The silence that followed echoed across all of creation. None of us could speak as tears choked us.  It was the holiest of holy moments that I have yet to experience.  Vi’s Herb was in Heaven.  She knew it with all her heart and she knew that she would soon follow him.  She did.  Viola Wilhelmina Theiss made her final journey through the valley on July 25th at 97 years old – five months and eight days after Herb.  Oh, how I would have loved to be there for that heavenly reunion.

“And I will dwell in the house of the Lord forever!”

A Special Announcement

I am pleased to announce that immediately prior to my recent departure for China I received notification that one of the short stories I wrote for “23” and Other Stories of Faith has been accepted for publication in the September issue of the Lutheran Witness (the magazine periodical of the Lutheran Church-Missouri Synod).  The story is called “Herb and Vi” and was originally posted on this blog back in March.  I am excited that thousands more will soon be blessed by the wonderful story of this humble couple’s faith and trust in God!  Please share this good news with others!

Here, again, is the story of Herb and Vi” (posted in two parts)

Herb and Vi

Vi was “the older woman,” born in 1919, 2 years and 3 months before her beloved Herb. She never let him forget it and he’d always remind her.  She left her childhood home of Pleasant Dale, Nebraska at the age of 22 for San Diego, California to work at Consolidated Vultee Aircraft Corporation.  Like thousands of other women during World War Two, Vi served her nation as a “Rosy the Riveter” working in the defense industry building B-24 Liberator bombers and PBY Catalina flying boats.

Like Vi, Herb was a Lutheran.  As a matter of fact, the Theiss family were pioneer Lutherans in California, having found their way from the mid-west center of Lutheranism to establish congregations and schools in the San Francisco Bay Area.  Herb’s dad, a pastor, spent his life serving churches throughout California, eventually leading the family to San Diego.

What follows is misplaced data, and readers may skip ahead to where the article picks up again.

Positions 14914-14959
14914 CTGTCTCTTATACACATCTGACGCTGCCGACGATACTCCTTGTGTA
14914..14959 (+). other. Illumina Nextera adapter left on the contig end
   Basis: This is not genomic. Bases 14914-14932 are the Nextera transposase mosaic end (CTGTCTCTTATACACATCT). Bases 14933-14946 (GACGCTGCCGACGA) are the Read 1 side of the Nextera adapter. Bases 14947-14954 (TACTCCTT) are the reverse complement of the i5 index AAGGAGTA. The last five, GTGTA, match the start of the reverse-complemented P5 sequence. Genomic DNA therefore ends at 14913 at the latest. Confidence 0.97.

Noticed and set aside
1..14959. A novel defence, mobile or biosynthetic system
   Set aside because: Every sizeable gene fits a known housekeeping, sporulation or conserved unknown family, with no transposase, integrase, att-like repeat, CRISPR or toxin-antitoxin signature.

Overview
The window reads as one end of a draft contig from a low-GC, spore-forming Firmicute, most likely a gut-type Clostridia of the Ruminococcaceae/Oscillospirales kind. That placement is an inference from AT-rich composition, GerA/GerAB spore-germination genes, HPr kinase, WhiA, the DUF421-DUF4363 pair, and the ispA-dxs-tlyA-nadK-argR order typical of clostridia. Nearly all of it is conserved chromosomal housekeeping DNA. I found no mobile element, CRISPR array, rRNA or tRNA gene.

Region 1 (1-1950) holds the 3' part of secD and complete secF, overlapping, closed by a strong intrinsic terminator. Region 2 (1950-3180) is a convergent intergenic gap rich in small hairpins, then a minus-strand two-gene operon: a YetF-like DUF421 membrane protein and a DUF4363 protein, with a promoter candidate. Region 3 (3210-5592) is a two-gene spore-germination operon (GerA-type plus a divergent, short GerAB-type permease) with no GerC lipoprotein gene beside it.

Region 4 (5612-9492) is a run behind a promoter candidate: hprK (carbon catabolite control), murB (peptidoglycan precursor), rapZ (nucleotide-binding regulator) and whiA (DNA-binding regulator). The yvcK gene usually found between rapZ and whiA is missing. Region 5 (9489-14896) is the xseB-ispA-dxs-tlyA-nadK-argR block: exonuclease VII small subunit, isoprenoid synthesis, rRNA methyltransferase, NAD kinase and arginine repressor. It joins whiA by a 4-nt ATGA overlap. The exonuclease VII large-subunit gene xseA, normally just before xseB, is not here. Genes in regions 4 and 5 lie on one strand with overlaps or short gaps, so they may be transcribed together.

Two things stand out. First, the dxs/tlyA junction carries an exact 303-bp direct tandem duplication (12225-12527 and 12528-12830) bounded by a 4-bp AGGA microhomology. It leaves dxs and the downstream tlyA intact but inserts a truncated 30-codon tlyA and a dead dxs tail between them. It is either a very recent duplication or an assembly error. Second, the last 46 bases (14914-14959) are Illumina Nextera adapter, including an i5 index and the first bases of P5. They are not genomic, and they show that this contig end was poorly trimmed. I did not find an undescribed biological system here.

Herb was in the Army during World War II, serving in the Pacific Theater, obtaining the rank of Master Sergeant.  And, like so many other Lutheran couples after the war, it was at a Walther League young adult event that Herb and Vi met.  It was a love story that would last for over 69 years of marriage.  Growing up in San Diego, where the weather for sports was always perfect, Herb lived and breathed baseball.  One of his proudest accomplishments was as a starter for an American Legion baseball team that played for the national championship in 1938.  But Herb’s greatest feat was hitting a homerun when he married Vi.  She was a baseball nut!

Vi loved the Dodgers.  Herb loved the Angels.  Fortunately their National and American League allegiances allowed for a peaceful coexistence until the day the world shifted on its axis and interleague play was introduced.  In addition to being a pastor, husband, and father, it is important to confess that my next most important self-identifier is that I am a San Francisco Giants baseball fan, almost from birth – the Giants moving from New York to San Francisco two years after I was born.  And so it was perfectly normal for Vi and I to take great joy in picking on each other as participants in the greatest sports rivalry of all time – the Dodgers and Giants.  The three of us often talked about how our days, and even life’s rhythm itself, was impacted by the performance of our teams.  Each day a new game, a time for a fresh start, a field on which the drama played out, and valleys full of the great joys and deep disappointments.

Herb and Vi were pillars at Christ Lutheran Church and School, Costa Mesa, California, the place where I have served as lead pastor since 2006.  For more than 20 years, Herb led a Saturday morning Men’s Bible Study that mentored more men, husbands, and sons in Scripture than most Bible teachers will ever experience.  They were examples of faithful living, no matter the challenges of life’s valleys.  Unlike many in the church, they didn’t step aside as age crept up and life slowed down.  They kept serving the Lord until the time in life when their bodies simply wouldn’t allow them to keep up the pace that had defined them for so long.  The day that Herb handed off the leadership of the Saturday Morning Men’s Bible Study was one of the toughest days of his life.  He yielded simply because, at 93, he could not maintain the quality of his leadership.  While both had various issues of health as they got closer to heaven, it was really old age that led them into life’s final valley.

Please watch for Part 2 later this week!